I was fascinated to see Rudd play, but the sound of Bonamassa's guitar drew me away and I found myself standing in his audience, taking in his brilliant talent. A child prodigy, Bonamassa was mastering Stevie Ray Vaughan tunes at the age of seven, and touring with B.B. King at twelve. At the close of his show he started playing a Cream tune, which turned into a Led Zeppelin tune, and then back into the same Cream tune. I was blown completely away.

After that show we returned to the WaMu pavilion and watched the first fifteen minutes or so of Shooter Jennings' set. the son of legendary outlaw artist Weylon Jennings, Shooter put on a pretty great country rock show.

I wanted to stay longer, but we had to beat feet to get back up to the AMD stage to see one of the bands that drew me to this festival in the first place.

Aside from the Black Keys and the Foo Fighters, the main draw for me to this gig was a chance to see The Raconteurs in concert. I'll never forget, sitting in this chair one night in 2007 and watching a webcast of a little concert given at a studio to celebrate the release of the White Stripes latest record. The guy with the guitar, makin' a lot of the noise on that stage was one half of that band, Jack White. My buddy Mushy had told me about the show and we emailed one another back and forth while we both watched it.

To be truthful, I wasn't really impressed at first. The sound was too raw. But then they closed with a rendition of Dolly Parton's old tune "Jolene" that simply blew me away. About a year later Mushy dropped a morsel on me in another email, tellin' me that Jack White's other group, The Raconteurs also made some cool music. I didn't even know they existed. I checked them out on YouTube and the next thing I knew I was goin' to the local store and pickin' up their second, latest CD, "Counselors of the lonely". Listening to it in the car, I was happy to find that I liked this other sound that Jack White was making, along with Jack Lawrence (bass), Brendon Benson (guitar), and Patrick Keeler (drums). When I finally got to the last tune on the Cd, I was left stammering. The lyrics, the power of the imagery, it was brilliant. Here, have a taste.

See what I mean? Now here's the irony about that. The band only had an hour to play Sunday night. They played about a dozen cuts from their two studio albums, including blazing versions of "Blue Veins" and "Broken Boy Soldier", from their first album, but they didn't play "Carolina Drama". I couldn't FUCKIN' believe it when they quit and I didn't get to hear that one live!

Still, hearing them play was easily the highlight of the day. I can't wait to get the chance to see them in another venue where they can play for more than an hour, and maybe I'll get to hear all the tunes I like.

As they ended their set, everyone began the march down to the other end of the park to get set up to see the headlining band of the day, The Foo Fighters. It was truly like a medieval army on the march.

When they came out on the stage the crowd went nuts.

I like a lot of the stuff they do, and especially love the covers that they do. These guys can play ANYTHING! They recently did a wonderful tribute spacial on TV or The Who. We got a little taste of that when they performed "Young Man Blues" here at the ACL. It was amazing.

The problem we had here was the group of drunks who were standing in front of us, yelling and talking all through the gig. Those pricks wouldn't shut up. I felt like I was in my high school class and wanted to tell them to shut the hell up. I tell ya, give me pot heads any time over drunks.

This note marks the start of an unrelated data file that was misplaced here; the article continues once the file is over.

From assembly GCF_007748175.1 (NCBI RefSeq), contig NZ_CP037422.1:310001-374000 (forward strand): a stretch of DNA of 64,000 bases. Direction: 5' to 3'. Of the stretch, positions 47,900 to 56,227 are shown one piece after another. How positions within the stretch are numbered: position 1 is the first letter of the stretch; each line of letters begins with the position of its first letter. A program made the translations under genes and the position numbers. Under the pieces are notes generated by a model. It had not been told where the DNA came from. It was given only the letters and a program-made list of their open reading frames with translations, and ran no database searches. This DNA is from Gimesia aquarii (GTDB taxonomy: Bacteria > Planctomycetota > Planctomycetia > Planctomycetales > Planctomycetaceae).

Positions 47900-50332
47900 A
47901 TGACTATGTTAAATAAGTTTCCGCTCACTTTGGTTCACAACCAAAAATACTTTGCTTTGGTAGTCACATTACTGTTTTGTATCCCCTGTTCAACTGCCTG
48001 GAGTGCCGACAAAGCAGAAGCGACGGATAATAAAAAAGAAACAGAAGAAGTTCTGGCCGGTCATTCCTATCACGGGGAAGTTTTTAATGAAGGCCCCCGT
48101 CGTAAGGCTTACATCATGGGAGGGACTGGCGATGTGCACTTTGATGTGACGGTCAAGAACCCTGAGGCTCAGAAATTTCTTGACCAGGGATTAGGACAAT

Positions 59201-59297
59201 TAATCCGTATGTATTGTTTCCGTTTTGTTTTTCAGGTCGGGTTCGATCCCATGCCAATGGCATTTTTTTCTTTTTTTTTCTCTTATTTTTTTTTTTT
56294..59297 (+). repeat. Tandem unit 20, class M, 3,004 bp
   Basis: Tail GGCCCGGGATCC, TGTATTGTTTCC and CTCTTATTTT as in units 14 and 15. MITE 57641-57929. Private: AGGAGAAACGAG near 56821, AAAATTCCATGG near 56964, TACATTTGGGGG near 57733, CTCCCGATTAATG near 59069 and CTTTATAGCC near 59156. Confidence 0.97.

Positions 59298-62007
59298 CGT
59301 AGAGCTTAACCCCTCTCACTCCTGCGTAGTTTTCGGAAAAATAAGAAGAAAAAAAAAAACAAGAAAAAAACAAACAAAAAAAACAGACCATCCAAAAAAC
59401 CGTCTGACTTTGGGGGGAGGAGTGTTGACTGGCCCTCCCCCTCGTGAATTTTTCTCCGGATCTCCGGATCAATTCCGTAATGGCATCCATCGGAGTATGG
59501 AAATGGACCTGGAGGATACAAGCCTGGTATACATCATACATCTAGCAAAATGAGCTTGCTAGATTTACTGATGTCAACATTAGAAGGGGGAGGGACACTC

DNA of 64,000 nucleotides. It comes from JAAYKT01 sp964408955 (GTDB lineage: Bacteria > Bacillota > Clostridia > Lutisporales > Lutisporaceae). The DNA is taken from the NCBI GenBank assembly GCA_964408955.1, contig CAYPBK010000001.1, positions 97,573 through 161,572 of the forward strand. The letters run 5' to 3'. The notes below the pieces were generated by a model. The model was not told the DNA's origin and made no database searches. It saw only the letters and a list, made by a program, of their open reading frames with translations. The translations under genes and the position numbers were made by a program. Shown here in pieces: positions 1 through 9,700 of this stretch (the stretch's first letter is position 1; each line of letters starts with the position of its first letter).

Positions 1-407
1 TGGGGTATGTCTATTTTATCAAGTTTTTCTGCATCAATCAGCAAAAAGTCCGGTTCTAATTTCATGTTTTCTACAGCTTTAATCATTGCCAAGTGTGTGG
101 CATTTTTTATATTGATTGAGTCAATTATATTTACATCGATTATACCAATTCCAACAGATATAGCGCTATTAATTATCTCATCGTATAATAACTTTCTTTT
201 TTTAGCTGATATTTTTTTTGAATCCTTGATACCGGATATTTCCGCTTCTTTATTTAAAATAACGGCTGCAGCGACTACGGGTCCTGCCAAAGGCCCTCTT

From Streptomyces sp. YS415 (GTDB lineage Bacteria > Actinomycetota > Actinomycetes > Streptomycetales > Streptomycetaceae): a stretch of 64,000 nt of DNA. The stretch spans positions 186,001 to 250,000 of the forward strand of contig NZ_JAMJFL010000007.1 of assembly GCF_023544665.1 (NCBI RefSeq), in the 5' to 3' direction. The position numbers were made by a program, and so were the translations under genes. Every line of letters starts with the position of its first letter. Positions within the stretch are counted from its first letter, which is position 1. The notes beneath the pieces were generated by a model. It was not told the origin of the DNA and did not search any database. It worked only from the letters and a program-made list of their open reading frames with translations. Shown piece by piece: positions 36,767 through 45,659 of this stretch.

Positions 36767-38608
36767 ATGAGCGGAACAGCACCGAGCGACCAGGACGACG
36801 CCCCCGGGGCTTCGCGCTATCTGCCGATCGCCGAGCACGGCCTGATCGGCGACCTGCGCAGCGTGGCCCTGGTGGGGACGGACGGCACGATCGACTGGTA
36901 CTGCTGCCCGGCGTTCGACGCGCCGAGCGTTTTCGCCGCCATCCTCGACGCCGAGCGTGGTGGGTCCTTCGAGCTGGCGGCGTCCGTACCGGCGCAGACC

By the way, there was a decent amount of sweet smoke wafting around. At one point Denise looked up at me and asked me what the "sickly sweet smell" was. I told her "Baby, That's Ganja!"

About four songs from the end of the show, tired of the drunks and remembering Saturday nights friggin' Bataan Death March back to the bus, I asked Denise if she wanted to go. We ended up getting into the line right out the gate, and we were back at the car and on our way North on I-35 before we knew it.

We stopped at a Denny's on the way home and got a bite to eat, and we were back in the sack by 12:30. The next day we were both hackin' and coughin' from the dust, and Denise was so sick from the greasy food at Denny's that she stayed home from work. Later Monday night she asked me if it might have been an allergic reaction to the "weed and feed". I was like, "Huh?", thinkin' she meant the poison I'd put out on the yard a week earlier. And then it hit me. "No baby, it wasn't the weed." I laughed my ass off.

All in all, it was a hot, tiring, dusty festival, but it was well worth it. If you find yourself in Austin next September, see if you can check it out. Cheers.


Chuck said...

So, what were y'all doing to keep you in bed so long? Hmmm?

I read once that LBJ was the most hung president we've ever had. Like someone saw him skinny dipping in the White House pool and he had like 12" going on. Just a little tid bit for you there...

Sure y'all didn't hit the ganja?

~Fathairybastard~ said...

Chuck - yea, he was hung. There's stories about him that make JFK look like a boyscout! he used to whip it out in cabinet meetings and lay it on the table. Used to walk into his secretaries office, next to the oval office, close the blinds, nail the shit out of her and then go back to work. Stress relief, I guess. He supposedly called it "Jumbo". I mean, ya gotta love the guy, and yet...

Les Becker said...

"...and put the "FUCK OFF" sign up on the door..." ROTFL!! Oh, my God - I'll never be able to see one of those signs again without cracking up!

...and didgeredoo-playing is HARD! And 'spitty', too! Looks like it was a really great concert.